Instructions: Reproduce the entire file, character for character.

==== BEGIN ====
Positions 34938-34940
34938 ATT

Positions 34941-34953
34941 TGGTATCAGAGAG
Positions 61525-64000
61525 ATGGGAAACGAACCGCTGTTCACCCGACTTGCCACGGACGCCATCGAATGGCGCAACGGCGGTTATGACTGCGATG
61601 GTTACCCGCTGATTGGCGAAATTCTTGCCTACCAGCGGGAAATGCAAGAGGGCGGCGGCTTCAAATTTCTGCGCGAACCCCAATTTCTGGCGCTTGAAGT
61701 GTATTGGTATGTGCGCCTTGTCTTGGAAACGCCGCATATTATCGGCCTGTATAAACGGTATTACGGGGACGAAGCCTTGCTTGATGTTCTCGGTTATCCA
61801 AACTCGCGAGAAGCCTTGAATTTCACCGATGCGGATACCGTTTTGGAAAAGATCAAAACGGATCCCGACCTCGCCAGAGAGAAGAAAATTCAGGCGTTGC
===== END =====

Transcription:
Positions 34938-34940
34938 ATT

Positions 34941-34953
34941 TGGTATCAGAGAG
Positions 61525-64000
61525 ATGGGAAACGAACCGCTGTTCACCCGACTTGCCACGGACGCCATCGAATGGCGCAACGGCGGTTATGACTGCGATG
61601 GTTACCCGCTGATTGGCGAAATTCTTGCCTACCAGCGGGAAATGCAAGAGGGCGGCGGCTTCAAATTTCTGCGCGAACCCCAATTTCTGGCGCTTGAAGT
61701 GTATTGGTATGTGCGCCTTGTCTTGGAAACGCCGCATATTATCGGCCTGTATAAACGGTATTACGGGGACGAAGCCTTGCTTGATGTTCTCGGTTATCCA
61801 AACTCGCGAGAAGCCTTGAATTTCACCGATGCGGATACCGTTTTGGAAAAGATCAAAACGGATCCCGACCTCGCCAGAGAGAAGAAAATTCAGGCGTTGC